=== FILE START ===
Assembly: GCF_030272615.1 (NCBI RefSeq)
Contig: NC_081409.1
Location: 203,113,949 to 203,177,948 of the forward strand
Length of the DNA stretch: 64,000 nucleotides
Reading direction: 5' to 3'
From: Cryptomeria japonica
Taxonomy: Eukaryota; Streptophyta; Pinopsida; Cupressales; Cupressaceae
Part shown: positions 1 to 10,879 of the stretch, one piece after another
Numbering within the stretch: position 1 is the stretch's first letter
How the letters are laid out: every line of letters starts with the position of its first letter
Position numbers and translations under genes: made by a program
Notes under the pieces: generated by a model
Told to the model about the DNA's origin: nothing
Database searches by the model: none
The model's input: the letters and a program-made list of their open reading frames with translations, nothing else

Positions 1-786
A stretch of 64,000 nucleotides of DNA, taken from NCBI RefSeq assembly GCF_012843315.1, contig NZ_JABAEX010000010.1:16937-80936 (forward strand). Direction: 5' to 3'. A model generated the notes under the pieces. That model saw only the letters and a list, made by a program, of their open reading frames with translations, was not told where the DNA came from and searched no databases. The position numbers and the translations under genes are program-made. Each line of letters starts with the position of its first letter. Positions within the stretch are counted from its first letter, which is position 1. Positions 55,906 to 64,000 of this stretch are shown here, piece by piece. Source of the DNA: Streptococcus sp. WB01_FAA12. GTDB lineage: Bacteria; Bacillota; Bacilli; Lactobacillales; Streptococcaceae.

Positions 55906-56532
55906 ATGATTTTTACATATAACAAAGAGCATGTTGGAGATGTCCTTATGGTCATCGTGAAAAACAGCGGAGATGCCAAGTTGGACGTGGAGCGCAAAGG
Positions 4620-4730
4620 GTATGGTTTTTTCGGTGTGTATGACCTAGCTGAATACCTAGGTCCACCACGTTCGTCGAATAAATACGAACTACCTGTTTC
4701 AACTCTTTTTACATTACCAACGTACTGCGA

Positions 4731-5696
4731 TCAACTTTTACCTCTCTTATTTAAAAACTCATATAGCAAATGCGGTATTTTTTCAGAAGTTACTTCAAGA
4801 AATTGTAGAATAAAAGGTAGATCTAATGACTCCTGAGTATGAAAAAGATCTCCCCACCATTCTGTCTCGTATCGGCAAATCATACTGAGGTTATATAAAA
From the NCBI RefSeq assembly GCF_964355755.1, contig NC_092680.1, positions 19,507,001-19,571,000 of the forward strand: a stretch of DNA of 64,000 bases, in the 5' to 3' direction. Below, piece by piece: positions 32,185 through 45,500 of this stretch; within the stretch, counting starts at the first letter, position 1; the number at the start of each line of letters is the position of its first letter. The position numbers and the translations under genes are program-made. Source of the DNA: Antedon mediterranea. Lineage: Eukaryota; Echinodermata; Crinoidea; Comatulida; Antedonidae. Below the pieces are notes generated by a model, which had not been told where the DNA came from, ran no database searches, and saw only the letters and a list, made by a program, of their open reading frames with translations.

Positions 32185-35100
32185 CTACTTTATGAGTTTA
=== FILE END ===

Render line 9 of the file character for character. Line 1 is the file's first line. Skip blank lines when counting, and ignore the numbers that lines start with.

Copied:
Numbering within the stretch: position 1 is the stretch's first letter